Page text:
Winter scenes in Alaska


Alaska Scenes

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       Alaska's oil starts flowing south here: Mile Zero of the trans-Alaska pipeline.

trans-Alaska oil pipelineAlaska's Oil

The Gold Rush of the 1890s has been overshadowed by the Alaska oil rush of the 1970s. Oil had been discovered earlier on the Kenai Peninsula south of Anchorage, but the discovery in 1968 and development of vast oil deposits on the North Slope, bordering the Beaufort Sea, transformed the young state in many ways.

The challenge of transporting the oil from its remote location was met by one of the 20th century's great engineering projects: the construction of the trans-Alaska oil pipeline. The pipeline, completed in 1977, starts within sight of the Beaufort Sea and ends 800 miles south at the Gulf of Alaska port of Valdez. It crosses three mountain ranges and more than 800 rivers and streams . It runs above ground for 420 miles, held up by poles that are insulated so that the heat of the oil isn't transferred to the ground where it would melt the permafrost. For another 380 miles, the pipe is buried.

The engineering challenges included anticipating and countering the impacts of earthquakes, as well as dealing with permafrost and the migration habits of caribou herds. The pipeline successfully withstood a magnitude 7.9 earthquake in 2002. The only damage was to some of its supports as sections were shaken sideways as much as 7 feet. The line was shut down for several days while repairs were made. The 15 billionth barrel went through the pipeline in 2005.

Construction of the pipeline brought workers to the state -- at the peak of construction, it employed more than 28,000 workers, and more than 70,000 were employed over the lifespan of the project -- and development of the field brought oil field workers to the North Slope and white-collar workers to Anchorage. From a Philadelphia dentist looking for a little more adventure to a Florida real estate agent in need of a change of scenery, the population of the state grew rapidly as people from all over the country came to not only work directly on the pipeline, but also to support the workers. Anchorage, long a small city, became a much larger one.

Beaufort Sea in early May
The Beaufort Sea was friendlier to pedestrians than to shipping on this day in early May.

Construction of the oil field facilities also was challenging. Buildings were shipped as modules during the short summer season when the Beaufort Sea was open for shipping. Crew quarters had to be raised on stilts so the heat of the buildings wouldn't melt the underlying permafrost.

A typical North Slope worker spends two weeks on the Slope and then flies back to Anchorage for two weeks at home. Some Slope workers live in Anchorage or on the Kenai Peninsula; others commute by air from as far away as Texas.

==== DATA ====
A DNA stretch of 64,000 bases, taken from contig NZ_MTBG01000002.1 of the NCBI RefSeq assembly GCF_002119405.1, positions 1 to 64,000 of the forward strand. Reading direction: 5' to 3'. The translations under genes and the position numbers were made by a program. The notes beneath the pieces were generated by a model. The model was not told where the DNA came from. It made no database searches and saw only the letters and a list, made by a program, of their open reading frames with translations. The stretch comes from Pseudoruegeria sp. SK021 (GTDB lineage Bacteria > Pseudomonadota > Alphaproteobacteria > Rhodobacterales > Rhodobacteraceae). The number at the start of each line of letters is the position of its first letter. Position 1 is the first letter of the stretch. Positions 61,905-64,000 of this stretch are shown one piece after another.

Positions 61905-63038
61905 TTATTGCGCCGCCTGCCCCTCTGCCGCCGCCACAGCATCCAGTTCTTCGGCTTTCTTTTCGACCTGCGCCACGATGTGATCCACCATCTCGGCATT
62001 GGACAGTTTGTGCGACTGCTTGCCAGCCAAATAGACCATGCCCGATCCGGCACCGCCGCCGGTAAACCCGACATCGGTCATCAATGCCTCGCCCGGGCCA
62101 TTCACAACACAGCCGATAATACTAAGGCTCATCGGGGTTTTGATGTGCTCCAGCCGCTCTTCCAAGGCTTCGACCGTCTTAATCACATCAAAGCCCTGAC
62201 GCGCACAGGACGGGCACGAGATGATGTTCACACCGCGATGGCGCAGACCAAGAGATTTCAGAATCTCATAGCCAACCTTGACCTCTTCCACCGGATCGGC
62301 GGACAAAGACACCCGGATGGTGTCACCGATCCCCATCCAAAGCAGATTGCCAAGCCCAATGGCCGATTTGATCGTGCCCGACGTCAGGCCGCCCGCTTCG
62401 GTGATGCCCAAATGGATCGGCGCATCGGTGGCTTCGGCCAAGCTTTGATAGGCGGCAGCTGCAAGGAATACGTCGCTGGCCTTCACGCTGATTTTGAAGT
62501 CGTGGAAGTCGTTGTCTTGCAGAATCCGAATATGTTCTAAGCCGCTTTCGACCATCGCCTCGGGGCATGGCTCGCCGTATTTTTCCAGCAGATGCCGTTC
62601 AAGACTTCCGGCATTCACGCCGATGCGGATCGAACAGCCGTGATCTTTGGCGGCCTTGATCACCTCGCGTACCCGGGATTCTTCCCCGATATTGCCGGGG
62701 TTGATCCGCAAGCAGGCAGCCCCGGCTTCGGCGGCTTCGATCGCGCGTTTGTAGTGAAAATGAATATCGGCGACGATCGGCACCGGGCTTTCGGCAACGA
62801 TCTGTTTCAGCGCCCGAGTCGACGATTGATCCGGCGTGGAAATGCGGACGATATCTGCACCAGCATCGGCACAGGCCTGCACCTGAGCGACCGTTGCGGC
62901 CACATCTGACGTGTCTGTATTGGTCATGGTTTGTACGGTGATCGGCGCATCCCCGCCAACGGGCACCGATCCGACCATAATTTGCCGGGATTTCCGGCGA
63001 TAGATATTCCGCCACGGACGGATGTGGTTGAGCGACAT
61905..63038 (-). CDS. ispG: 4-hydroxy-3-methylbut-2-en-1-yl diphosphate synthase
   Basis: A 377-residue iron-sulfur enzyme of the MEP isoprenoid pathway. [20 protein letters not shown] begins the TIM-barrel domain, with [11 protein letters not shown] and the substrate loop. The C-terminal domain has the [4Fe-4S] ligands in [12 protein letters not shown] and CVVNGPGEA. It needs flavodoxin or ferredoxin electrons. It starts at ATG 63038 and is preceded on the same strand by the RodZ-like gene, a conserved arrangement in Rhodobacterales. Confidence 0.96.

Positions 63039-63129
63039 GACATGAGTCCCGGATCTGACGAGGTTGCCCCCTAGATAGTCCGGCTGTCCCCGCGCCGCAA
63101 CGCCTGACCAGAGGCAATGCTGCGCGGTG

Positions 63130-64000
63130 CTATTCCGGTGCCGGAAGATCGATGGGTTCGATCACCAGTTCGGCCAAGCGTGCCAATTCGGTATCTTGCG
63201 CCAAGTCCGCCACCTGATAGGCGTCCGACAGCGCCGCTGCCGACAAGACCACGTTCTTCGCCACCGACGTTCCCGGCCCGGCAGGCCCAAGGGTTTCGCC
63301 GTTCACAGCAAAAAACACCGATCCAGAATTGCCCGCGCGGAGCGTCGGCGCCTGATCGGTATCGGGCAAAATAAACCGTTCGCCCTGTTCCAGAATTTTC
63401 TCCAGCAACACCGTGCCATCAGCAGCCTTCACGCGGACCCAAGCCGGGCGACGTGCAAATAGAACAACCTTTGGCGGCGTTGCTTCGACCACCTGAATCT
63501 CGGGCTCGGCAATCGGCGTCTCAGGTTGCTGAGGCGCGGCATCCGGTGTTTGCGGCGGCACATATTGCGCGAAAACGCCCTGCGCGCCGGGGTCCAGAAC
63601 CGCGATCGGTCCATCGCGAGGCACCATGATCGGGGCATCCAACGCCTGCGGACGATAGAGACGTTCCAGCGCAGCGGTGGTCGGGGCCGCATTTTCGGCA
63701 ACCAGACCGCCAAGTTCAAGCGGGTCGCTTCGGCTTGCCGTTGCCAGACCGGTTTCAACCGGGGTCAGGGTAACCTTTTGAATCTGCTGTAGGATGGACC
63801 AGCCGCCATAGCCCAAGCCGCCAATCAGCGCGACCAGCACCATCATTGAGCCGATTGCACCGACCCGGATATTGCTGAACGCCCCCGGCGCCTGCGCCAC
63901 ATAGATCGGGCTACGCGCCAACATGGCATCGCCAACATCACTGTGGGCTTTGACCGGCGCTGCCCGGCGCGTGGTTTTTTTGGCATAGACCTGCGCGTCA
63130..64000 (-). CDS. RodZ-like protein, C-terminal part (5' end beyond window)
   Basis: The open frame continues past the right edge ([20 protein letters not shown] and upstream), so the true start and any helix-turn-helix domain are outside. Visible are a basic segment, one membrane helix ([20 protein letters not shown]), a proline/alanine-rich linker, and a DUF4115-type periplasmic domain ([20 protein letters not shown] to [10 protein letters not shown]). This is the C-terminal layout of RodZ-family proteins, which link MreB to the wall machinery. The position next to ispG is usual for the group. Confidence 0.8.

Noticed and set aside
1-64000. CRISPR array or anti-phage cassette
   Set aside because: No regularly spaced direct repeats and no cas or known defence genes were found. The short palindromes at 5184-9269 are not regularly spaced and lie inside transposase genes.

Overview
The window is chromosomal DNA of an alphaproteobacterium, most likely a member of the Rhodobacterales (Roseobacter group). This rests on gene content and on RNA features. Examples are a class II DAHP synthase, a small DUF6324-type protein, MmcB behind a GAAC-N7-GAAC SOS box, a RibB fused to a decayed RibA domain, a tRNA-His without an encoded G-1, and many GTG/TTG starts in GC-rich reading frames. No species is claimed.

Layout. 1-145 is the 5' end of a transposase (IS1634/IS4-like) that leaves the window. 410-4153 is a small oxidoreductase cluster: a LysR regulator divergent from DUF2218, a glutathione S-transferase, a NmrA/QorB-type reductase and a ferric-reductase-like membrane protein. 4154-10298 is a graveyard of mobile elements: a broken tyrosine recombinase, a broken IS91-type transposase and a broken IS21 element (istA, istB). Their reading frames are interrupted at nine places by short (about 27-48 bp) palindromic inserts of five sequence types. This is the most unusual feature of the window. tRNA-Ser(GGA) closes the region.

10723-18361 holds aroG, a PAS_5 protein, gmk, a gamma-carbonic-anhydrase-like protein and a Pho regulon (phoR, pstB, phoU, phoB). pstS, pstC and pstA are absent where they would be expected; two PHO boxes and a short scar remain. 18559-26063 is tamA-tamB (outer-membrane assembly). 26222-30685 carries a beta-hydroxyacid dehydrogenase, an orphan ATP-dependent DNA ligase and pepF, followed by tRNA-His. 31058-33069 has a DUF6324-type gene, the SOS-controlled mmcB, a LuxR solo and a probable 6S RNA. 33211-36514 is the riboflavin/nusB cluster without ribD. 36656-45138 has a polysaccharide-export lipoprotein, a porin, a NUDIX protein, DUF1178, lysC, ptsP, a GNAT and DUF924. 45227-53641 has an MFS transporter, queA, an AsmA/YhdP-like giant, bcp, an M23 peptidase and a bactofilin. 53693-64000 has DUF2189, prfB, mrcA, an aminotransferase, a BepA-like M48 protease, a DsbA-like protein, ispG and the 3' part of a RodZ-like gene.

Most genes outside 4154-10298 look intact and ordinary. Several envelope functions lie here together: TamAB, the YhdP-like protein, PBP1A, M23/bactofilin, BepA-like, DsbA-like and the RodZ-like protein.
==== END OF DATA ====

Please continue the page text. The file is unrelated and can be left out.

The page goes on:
At the peak of production, 2 million barrels of oil moved down the pipeline each day. With declining production in recent years, the pipeline now moves about 800,000 barrels a day to Valdez, where it is transferred to tankers that take it to refineries in the Lower 48 states.

The state's share of the oil field revenue was so great that it discontinued the state income tax, invested in big projects (not always wisely) and, within a few years, established a Permanent Fund that has grown to more than $30 billion in assets. An annual dividend from this fund is paid to every Alaskan who has lived in the state for the entire previous year. The size of the dividend varies from year to year; it is based on an average of the Permanent Fund's investment profits in the most recent five years. In 2007, the individual dividend was $1,654, one of the highest ever. The year before it had been $1,107.

Oil field revenue has long contributed 80 percent or more of the funds for the state's annual budget, and that is one of the reasons why the state is a strong advocate for development of the neighboring oil field in the Arctic National Wildlife Reserve. It is also actively working to encourage the construction of a new pipeline, this one to transport the North Slope's natural gas. The estimated cost of the new pipeline is $20 billion. Under the most favorable circumstances, it would take several years for the new resource to be available for consumption.

Visiting North Slope oil fields

Visitors to the North Slope oil field pose for some photos.

Information sources include Alyeska Pipeline Service Co., which is responsible for managing the pipeline, the Anchorage Daily News, and CBS News and FEMA reports on the impact of the 2002 earthquake.